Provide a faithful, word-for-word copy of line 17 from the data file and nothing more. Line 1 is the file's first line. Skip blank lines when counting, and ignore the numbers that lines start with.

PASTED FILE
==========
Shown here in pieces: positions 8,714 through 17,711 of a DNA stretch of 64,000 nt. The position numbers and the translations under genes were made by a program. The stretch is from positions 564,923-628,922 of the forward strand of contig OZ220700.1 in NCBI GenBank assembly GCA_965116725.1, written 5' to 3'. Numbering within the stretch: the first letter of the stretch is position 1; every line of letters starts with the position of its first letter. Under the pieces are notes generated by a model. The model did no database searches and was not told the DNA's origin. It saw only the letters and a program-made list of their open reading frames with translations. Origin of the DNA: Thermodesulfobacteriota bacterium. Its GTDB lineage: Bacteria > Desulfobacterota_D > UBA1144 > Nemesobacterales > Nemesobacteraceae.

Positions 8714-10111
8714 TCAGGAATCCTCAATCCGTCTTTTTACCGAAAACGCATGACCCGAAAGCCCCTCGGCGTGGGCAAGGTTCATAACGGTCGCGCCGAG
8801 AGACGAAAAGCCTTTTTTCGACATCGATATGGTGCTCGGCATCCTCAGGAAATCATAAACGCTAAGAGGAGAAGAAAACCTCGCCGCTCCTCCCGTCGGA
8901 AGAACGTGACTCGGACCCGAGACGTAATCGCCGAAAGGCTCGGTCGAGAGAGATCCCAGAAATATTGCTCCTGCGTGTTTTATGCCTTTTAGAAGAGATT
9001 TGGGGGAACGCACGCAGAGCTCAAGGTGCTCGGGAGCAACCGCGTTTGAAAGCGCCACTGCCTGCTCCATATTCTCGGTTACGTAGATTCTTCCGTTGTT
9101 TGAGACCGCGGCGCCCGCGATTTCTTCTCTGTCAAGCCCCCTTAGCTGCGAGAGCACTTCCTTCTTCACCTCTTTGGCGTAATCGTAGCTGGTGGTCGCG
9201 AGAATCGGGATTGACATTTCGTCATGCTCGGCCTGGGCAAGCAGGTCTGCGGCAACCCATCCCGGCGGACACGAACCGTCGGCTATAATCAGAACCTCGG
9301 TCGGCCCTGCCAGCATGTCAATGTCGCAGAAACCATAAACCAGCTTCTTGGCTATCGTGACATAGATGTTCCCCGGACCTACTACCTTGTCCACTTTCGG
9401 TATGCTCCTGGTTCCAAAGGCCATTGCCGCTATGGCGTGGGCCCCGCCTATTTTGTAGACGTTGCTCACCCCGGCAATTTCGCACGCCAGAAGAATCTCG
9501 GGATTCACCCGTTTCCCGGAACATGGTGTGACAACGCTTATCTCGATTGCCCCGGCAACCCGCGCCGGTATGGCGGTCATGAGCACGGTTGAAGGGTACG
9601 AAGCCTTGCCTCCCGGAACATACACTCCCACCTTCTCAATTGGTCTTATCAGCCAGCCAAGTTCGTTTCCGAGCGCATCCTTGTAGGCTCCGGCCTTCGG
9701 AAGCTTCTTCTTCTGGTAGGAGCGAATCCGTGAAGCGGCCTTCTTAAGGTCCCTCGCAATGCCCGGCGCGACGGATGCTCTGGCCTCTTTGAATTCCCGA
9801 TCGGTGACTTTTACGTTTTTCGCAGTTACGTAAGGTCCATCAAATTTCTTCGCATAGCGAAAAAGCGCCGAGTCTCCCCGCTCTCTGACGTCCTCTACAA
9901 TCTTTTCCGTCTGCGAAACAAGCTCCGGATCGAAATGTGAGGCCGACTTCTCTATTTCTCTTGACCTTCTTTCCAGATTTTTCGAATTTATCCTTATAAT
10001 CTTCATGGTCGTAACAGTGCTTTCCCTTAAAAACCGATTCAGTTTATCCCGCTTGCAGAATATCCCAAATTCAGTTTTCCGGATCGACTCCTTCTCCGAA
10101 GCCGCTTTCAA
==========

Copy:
10101 GCCGCTTTCAA